But God spoke to me today and encouraged me through two women at Rio III, a squatter’s village that we serve.  Olga and her husband live near Manantial de Amor.  Olga’s vision is to be a light for God to the people of Rio III.  A strong supporter of Back2Back, she often partners with us through her church, as together we serve the community.  After a day of outreach, Olga stood up to thank the American team for serving and encouraging her in providing for the community.  Afterwards, two women from the neighborhood shared their testimonies with the group. They explained that they used to be hated in their community by everyone.  They had lived lives full of anger and bitterness. Often they would abandon their families for weeks at a time.  Their children would beg them to come home and only then would they briefly return before leaving again.

At first, they hated Olga’s church.  But that started to change when their children began attending the church and they saw God’s goodness manifest in their lives.  Eventually, they got involved with the church and Bible study Olga facilitates.  Since then, these two women have changed dramatically.  They are growing in the Lord, serving in the church, and striving to be loving mothers.

Two Women from Rio III share how God has transformed their lives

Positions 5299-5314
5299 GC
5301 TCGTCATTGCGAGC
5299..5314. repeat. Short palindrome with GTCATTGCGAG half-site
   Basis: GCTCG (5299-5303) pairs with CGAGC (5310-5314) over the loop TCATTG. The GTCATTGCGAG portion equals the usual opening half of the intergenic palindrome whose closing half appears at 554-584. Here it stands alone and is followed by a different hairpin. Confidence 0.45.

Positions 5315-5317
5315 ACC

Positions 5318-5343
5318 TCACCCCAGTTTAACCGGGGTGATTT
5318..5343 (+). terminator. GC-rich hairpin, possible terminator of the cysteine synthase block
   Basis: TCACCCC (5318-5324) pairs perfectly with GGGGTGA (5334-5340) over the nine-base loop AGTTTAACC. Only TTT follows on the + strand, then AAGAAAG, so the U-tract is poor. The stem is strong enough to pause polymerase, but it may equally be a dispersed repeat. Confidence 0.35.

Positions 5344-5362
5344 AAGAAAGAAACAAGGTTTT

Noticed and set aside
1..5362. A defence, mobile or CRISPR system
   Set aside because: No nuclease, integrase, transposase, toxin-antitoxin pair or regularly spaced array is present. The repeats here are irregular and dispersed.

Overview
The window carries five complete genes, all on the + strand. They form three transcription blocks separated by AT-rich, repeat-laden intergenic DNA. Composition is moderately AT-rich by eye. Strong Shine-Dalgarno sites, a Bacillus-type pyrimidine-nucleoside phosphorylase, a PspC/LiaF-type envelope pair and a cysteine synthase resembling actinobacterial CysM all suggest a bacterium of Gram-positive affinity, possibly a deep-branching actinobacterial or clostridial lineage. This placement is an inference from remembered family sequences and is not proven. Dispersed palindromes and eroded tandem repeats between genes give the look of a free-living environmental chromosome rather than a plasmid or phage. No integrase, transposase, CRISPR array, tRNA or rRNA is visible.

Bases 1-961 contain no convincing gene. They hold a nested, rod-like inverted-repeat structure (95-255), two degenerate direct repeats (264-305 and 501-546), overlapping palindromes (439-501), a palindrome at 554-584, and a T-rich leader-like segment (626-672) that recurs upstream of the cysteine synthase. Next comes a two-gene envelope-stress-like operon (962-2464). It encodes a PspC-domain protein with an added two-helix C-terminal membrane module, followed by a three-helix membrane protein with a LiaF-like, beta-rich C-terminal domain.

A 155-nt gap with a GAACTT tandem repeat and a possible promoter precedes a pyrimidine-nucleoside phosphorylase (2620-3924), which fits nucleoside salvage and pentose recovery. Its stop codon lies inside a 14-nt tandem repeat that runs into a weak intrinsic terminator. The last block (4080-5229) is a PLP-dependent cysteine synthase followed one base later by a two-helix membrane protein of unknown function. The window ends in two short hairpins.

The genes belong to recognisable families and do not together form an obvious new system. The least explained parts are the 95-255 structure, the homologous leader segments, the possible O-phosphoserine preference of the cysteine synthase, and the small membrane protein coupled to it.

Two women from Rio III share how God has transformed their lives

I immediately realized that if God can change two of the most despised women in the community, He is more than able to radically transform the lives of the moms who have taken their children out of an orphanage and are trying to do what is right.

Absolutely nothing is impossible for God!  I want to invite you to pray with me for the children who will get to go home for a few weeks this summer and for those who might get to return home for good.  Would you join me in praying for their safety and that God would do a mighty work in their families?

The Lost Sheep, by Beth Guckenberger

July 3, 2009

What a great opportunity we had as a ministry to address the enthusiastic crowd of students gathered at the Vineyard Community Church in Cincinnati for the Summer of Service Conference. Over 900 teenagers from 14 states came for a week of showing God’s tangible love to the city through outreach and service projects like helping build homes with Habitat for Humanity.  Each evening, the students attended a service with a time of worship and teaching from a speaker.

The evening program that I participated in was full of stories of how God intersected the body with the world.   I spoke that night about the story of Jesus leaving the 99 sheep and going after the one that had been separated.  That he was not satisfied to have almost everyone… his heart was for those that live outside of the flock.  I challenged the students to be a generation not willing to just “party” among the 99, grateful you aren’t lost anymore, but to be willing to go wherever the road takes you in pursuit of that one.  It was a powerful evening and I pray there was interest sowed in their hearts for the fatherless children of the world.